Ed has a life philosophy that relies on getting the last scintilla of service out of anything before letting it go. So when his Mazda was being driven without air conditioning, several attempts to fix things having not worked, including scavenging parts of junked cars, and with over 186,000 miles on it (and you thought I was kidding) and with no hub caps, because they kept bouncing off, and with the reek of thousands of cigarettes, and scarred upholstery, it still took a while before it dawned on him that he should replace it. Also, we had by then committed ourselves to moving to Florida, and it had be be able to make the trip.
So at an Isuzu dealership on Staten Island, he made a deal for an Isuzu Rodeo a year old with 15 miles on it, the story being that the previous owner had run out of money and returned it to the dealer. The Mazda was accepted as a donation to a charity for a tax write-off. We were moving so we said "register it in Florida" and the sales guy said, "Oh, down there with all the SMOPS." And we said, "SMOPS?" And he said, "Slow moving old people."
The Isuzu did have a problem that was never solved except sometime last year when it finally stopped on its own. This was that the lubricant in the doors in the front of the car constantly leaked and it took me a long time to figure out why my clothes were always getting tar on them. When I discovered the source, I applied electrical tape to seal off the bottoms of the doors and periodically had to replace the tape.
The Isuzu, suffering in the Florida sun because we can’t garage it, due to the garage being a 3rd world country, slums included, had gotten to look so bad that Edward had it repainted a couple of years ago. The sunset was not yet on the horizon that he could ride this car into. Elvis, the body shop guy, said the roof had rusted through and he fixed that too, and it looked newish after that and Ed was happy. He said it was worth the expense because it was riding very well and got good gas mileage. We had also replaced the ignition mechanism, but the replacement was for a Honda, so we held on to both keys because the Honda key couldn’t open the doors. I personally never locked it because I thought who the Hell would steal this car? And we had the gas gauge fixed because it stopped telling us how much gas was in the tank, so we had to keep a written record of mileage to know when we needed to fill it with gas. And recently that, again, stopped working.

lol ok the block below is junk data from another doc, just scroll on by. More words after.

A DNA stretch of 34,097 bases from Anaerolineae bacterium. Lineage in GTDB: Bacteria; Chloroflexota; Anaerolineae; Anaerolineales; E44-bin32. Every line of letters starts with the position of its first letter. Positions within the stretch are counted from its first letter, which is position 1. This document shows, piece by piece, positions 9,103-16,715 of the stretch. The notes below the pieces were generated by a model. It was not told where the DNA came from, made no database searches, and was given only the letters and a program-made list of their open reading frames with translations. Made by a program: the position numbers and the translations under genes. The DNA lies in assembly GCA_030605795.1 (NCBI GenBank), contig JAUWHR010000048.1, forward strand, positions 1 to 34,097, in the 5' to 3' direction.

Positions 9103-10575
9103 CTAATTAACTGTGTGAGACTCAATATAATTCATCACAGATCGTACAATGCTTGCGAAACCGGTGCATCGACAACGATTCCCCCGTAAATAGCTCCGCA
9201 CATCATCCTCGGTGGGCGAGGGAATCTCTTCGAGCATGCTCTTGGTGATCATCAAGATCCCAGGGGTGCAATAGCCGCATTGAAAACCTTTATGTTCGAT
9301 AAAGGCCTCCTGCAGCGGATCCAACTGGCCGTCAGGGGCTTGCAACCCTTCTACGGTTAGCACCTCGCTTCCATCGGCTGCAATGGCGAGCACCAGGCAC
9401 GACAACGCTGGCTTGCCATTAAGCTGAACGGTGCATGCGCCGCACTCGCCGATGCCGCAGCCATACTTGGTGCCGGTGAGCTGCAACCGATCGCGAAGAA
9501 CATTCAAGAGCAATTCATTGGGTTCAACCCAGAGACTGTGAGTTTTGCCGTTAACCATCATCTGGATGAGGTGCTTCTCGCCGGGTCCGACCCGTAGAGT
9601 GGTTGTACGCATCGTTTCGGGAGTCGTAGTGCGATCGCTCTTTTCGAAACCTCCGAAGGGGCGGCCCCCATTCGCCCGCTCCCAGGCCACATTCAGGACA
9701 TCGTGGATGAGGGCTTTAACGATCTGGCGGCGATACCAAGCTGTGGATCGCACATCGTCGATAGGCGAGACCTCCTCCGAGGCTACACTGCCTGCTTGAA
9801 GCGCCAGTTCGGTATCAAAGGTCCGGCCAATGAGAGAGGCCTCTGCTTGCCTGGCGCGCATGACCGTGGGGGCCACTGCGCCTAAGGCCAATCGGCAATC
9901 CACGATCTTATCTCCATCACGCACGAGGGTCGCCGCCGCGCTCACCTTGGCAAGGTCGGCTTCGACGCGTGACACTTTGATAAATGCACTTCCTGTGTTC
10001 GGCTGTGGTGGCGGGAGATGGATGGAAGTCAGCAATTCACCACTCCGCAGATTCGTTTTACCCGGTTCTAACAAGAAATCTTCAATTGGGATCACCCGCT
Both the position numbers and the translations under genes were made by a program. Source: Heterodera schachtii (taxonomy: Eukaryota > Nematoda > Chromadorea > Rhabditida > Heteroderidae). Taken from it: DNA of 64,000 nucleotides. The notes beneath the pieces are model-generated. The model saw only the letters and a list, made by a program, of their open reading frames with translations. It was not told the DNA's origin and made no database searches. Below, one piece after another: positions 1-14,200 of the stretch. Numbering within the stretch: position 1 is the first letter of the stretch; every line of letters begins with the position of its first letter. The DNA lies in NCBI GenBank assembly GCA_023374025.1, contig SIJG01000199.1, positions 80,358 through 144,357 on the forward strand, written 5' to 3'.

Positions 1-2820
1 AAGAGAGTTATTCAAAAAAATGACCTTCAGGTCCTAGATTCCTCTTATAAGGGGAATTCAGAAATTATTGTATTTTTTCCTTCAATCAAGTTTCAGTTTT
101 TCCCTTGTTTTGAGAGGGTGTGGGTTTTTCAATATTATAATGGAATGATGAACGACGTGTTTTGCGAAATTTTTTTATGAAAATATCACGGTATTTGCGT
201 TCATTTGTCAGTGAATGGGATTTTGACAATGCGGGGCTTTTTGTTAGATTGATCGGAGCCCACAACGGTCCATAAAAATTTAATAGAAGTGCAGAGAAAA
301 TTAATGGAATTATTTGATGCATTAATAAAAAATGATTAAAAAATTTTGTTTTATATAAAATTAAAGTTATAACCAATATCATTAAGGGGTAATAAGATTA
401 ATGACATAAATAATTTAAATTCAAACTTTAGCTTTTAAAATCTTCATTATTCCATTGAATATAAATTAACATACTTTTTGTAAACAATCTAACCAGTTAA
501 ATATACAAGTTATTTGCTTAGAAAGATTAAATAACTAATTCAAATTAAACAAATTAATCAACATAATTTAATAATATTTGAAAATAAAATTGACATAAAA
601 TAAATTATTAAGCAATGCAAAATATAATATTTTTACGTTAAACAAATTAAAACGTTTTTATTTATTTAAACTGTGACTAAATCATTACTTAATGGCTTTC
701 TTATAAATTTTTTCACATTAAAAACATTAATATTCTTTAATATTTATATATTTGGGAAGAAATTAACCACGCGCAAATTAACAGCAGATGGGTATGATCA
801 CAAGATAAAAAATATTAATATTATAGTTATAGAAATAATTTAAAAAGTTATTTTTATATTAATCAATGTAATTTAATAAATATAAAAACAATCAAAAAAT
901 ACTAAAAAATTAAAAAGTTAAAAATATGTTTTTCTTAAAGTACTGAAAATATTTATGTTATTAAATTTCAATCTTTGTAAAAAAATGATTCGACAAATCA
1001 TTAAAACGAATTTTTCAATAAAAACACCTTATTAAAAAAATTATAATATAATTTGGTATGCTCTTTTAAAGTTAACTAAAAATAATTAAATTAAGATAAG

Meanwhile, for some years the car had been leaking oil, dribs and drabs and then got worse. Mike, our auto guy added something to make it stop, but that didn’t work. Then the oil totally got used up and Ed got some oil in cans to add to it, and then he used my car, while I drove the Isuzu to the auto shop and read a book while they changed the oil and Mike promised to order something better, more expensive, that might work. Meanwhile, our newly paved driveway has a HUGE OIL STAIN on it and Ed bought something at Home Depot that was supposed to get it off, but that was three months ago and he hasn’t gotten to that yet.
So even though the Isuzu ONLY had 143,000 miles on it, last Wednesday we drove to the Toyota dealership on north 41 in Punta Gorda, recently bought by a hotshot entrepreneur named Gettel. He has to be a multi billionaire because he has dealerships everywhere in Florida. This guy bought all the dealerships on auto row, something like eight of them. He is trying to revitalize the auto sales business. Punta Gorda is, apparently, not a location that is heavily patronized by people with lots of money. So Ed got a good deal on a silver Toyota Highlander LE Plus. We got there at 1 p.m and left about 6 p.m. in our new car. There were more bells and whistles on a higher-end model, but we'd never use them.
Ed drove a hard bargain and I am not a fan of his negotiating personality, so I found lots of reasons to wander away from the conversation. I had some great chats with other employees.
What does amaze me is how much Ed knows about cars, about car sales, about dealerships, and sales strategies and practices. They were taking Tylenol and checking their wallets before we left. I would have just probably said, oh, this is the price? Okay.
I need a tutorial to drive it because of all the electronics. It is also a bit longer than the Isuzu, and a bit taller and wider, Ed wants to train me on it in an empty parking lot first. Understanding how to use all the electronics commands is also (for me) a big deal. Since it has collision sensors and will brake for you if it has to, and a rear-view camera (I really love this feature and it is automatic once you go into reverse), I see it as being less prone to driver mistakes than the Hyundai I am now driving. It also beeps when you are changing lanes, as a warning in case you are falling asleep or have lost concentration. But I am happy with the Hyundai and not at all upset with waiting.
The salesman also hooked up Ed’s smart phone to the Bluetooth feature and now all he has to do to get me is say, “Call home.”
Today I left a message with Mike to let me know when he gets the new oil remedy because the Hyundai has a minor leak that should be addressed.
I am a little surprised that Ed closed the deal in one day instead of driving around to a dozen places.